Nutritional Aspects of Food Labeling in Saudi Arabia

By Washi, Sidiga | Ahfad Journal, December 2001 | Go to article overview
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Nutritional Aspects of Food Labeling in Saudi Arabia


Washi, Sidiga, Ahfad Journal


Few studies have been conducted on food labeling in Saudi Arabia. The objective of this study was to conduct a baseline survey to provide data on nutritional aspects of food labeling in Saudi Arabia. Moreover, consumers' knowledge, attitudes and practices towards food labeling were assessed.

One hundred and fifty national food products (constituting 10% of the total products manufactured) were randomly selected. These products were checked for the presence of certain standards of nutritional information on the label. Additionally, 400 consumers were randomly selected at the grocery stores, of whom half were women. Data was collected via interviews using a questionnaire. Statistical analysis was performed using percentages and chi-square test.

Results indicated that all the products had nutrition labels in compliance with the Saudi standards for labels of prepackaged foods. However, labels were generally lacking many of the nutrition information required by other international standards. Consumer's survey indicated ignorance of the importance of information on the label such as nutrition content, serving size, special characteristics, health claims special usage and health warning. Their importances were filed only by 18, 1, 15, 9, 5 and zero percent successively. This low awareness may result in low ability to make the right and informed decision when buying prepackaged foods.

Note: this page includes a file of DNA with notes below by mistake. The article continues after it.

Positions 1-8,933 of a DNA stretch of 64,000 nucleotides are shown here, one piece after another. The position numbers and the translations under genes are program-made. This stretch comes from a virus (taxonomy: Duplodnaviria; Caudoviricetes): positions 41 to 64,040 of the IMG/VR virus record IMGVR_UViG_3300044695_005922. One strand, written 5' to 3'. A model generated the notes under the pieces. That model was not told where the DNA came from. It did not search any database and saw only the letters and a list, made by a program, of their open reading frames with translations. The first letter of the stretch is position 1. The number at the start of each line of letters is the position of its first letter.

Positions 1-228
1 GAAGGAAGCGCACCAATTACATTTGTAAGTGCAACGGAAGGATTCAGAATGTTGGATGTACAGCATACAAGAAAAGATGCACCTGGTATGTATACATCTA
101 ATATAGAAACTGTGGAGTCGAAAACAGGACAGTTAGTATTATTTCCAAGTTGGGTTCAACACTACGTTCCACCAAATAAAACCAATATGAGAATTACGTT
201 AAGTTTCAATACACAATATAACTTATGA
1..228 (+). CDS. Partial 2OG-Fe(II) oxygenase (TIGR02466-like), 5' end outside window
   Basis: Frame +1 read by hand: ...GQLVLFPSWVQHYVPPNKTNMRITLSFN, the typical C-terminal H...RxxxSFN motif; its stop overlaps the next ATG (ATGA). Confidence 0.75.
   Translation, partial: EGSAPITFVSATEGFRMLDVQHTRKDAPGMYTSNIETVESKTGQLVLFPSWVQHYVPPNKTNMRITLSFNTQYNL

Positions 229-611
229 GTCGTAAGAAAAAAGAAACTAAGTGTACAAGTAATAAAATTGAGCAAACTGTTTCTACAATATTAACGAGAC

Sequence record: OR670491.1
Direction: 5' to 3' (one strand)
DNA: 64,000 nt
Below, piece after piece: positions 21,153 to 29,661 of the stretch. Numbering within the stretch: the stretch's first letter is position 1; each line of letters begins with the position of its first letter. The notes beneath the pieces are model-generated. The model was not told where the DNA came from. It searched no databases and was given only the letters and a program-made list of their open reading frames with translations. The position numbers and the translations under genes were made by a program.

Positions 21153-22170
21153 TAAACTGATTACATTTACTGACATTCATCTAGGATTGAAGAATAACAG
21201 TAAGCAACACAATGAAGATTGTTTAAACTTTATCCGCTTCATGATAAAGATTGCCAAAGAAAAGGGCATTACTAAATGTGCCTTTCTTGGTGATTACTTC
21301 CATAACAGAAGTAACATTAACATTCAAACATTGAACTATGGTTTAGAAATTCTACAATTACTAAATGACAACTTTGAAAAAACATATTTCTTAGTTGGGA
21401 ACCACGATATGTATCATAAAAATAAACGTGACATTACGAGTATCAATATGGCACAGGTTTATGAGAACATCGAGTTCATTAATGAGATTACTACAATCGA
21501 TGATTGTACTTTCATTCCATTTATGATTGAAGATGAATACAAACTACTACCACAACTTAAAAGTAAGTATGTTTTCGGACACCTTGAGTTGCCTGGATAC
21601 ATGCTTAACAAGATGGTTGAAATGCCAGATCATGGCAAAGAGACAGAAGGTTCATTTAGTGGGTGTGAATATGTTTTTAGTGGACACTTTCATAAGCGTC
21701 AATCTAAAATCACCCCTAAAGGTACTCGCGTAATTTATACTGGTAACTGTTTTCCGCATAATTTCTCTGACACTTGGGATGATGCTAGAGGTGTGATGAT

The study recommends provision of nutrition education on nutritional aspects of food labeling among consumers and encouraging food product manufacturers to provide more nutrition information on food labels. It also calls for more in depth research in regard to food labeling.

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Introduction

Food labeling is the primary means of communication between the producer and seller of food on one hand, and the purchaser and consumer on the other hand. Due to the increased awareness about the interrelationships between nutrition and health and greater dependency on manufactured foods, professionals and consumers have shown more interest in food labeling information. Food labeling includes any written, printed or graphic matter that is present on the label, accompanies food or is displayed near the food including that for the purpose of promoting its sale or disposal (Codex Alimantarius Commission, 2000). The information required to appear on the label of the prepackaged food should be clear, prominent and readily legible by the consumer under normal conditions of purchase and use (Saudi Arabian Standards for Prepackaged Foods, 1995). The label should provide the consumer with sufficient information about the contents of the container to enable him/her to make the right and informed food purchasing decisions that will meet their health and physiological needs. Consumers can find such information under: nutrition facts, nutrition information or content (ingredient label).

Since the early seventies food labeling information was clearly seen on most manufactured foods in the developed world. Information about package content was obligatory for most foods with known standard content (National Curriculum Council, 1990).

Benefits of Food Labeling are:

--Provides consumers with nutrition information on food available in grocery stores.

--Provides consumers with extensive information on important nutrients in a standardized, easy to read format needed to make in an informed manner food purchasing decisions.

--Provides information on quantities of foods for special health considerations such as saturated fats, cholesterol and fiber.

--Provision of information on the percentage of recommended dietary allowances (RDA) provided by package content would enable consumers to use that food among their daily food plan.

--Unification of the use of expressions such as high, low, free will ensure the same meaning for all food products.

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